BSD/OS is a fully featured 4.4BSD Lite system, with a number of additions merged in from the earlier 4.3/4.4BSD Release 1 product. The system provides fully compliant POSIX 1003.1 system calls, both TCP/IP and OSI stack networking support, an implementation of NFS, X11, troff and TeX, and a bundled C and C++ compiler. The system includes a bundled commercial Xinside X11 server binary release, but will also support the public domain XFree86 server.

BSDI have added in a considerable number of enhancements to the basic 4.4 Lite tree. These include:

  • Shared libraries

  • PCI bus support

  • improved TCP/IP security against the 4.4BSD baseline

  • ATAPI and FDDI support

  • Token Ring support

  • Drivers for a wide range of multi-port serial cards

  • VOXWare compatible sound support

  • Virtual memory fixes against the baseline 4.4BSD

  • Emulation of the System V dlopen() dynamic linker interface

  • User classes (per class resource limits and authentication methods)

  • Support for hardware authentication tokens

  • Synchronous serial card support for US T1 (56kbps) standard

  • SCO binary compatibility (with shared memory support through mmap emulation)

  • A wide range of additional tools (ie MH, gated, apache, INN, emacs)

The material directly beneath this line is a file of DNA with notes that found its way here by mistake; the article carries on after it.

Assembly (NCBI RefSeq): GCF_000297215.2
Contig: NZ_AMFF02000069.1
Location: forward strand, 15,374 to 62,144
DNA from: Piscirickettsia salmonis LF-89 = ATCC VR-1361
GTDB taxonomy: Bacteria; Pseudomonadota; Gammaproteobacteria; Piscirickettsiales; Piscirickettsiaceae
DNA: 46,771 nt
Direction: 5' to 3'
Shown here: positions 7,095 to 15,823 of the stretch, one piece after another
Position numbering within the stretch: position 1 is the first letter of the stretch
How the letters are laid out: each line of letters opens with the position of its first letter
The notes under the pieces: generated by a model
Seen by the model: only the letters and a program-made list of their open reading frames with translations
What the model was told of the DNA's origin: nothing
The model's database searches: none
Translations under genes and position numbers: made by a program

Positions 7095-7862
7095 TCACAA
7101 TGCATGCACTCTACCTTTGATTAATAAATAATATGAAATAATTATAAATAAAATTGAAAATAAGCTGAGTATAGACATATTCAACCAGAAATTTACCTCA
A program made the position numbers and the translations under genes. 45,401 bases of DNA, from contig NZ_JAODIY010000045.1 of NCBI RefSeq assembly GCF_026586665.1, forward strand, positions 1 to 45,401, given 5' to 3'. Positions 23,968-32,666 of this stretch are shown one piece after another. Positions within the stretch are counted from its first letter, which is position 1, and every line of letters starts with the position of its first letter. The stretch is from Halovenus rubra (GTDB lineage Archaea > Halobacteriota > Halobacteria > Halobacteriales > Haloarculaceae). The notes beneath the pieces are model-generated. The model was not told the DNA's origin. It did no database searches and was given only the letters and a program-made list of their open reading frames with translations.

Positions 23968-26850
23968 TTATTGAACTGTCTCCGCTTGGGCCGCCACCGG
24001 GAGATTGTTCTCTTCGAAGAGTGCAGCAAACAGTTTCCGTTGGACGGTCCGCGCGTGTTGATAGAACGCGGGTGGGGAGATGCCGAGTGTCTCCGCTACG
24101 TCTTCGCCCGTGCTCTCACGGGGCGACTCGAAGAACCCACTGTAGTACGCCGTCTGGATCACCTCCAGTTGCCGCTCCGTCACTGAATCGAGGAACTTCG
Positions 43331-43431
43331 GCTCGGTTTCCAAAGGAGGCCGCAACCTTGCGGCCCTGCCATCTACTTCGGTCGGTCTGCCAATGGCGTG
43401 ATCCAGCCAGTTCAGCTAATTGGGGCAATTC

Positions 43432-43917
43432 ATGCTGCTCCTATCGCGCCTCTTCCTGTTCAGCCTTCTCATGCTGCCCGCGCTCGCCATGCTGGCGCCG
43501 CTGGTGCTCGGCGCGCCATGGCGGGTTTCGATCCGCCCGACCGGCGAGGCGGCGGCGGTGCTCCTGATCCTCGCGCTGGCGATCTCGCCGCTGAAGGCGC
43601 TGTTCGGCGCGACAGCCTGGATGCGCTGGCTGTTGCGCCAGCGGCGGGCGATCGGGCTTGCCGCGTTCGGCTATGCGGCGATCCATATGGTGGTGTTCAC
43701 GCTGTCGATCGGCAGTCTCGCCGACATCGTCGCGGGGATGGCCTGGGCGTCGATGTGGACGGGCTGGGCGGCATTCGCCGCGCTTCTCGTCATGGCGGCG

• Remote kernel debugging facilities

  • A wide range of ISA and EISA drivers

People will have an inevitable tendency to compare BSD/OS with FreeBSD, since they are the only widely available 4.4BSD ports. Whilst both share the same origins, BSD/OS is a more mature commercially supported product, with an arguably much larger set of enhancements. BSDI have concentrated on the Intel platform, and focussed on the ISP marketplace. Given the superior networking performance of the BSD design and low cost of PC hardware, this yields a very good return in "bang for buck". The availability of cheap source code has provided BSDI with a considerable advantage in the technical customer base, and the company has held its ground very well against the rush of major vendors to get a slice of the ISP market. Moreover since BSDI are only concerned with the operating system, unlike the major vendors whose agenda by definition must include hardware sales, they can concentrate on system issues to the exclusion of hardware.

It will be interesting to see BSDI's progress in the longer term, in what is an inherently volatile and fickle marketplace. If past experience is any indication, they will be here to stay.




$Revision: 1.1 $
Last Updated: Sun Apr 24 11:22:45 GMT 2005
Artwork and text 2005 Carlo Kopp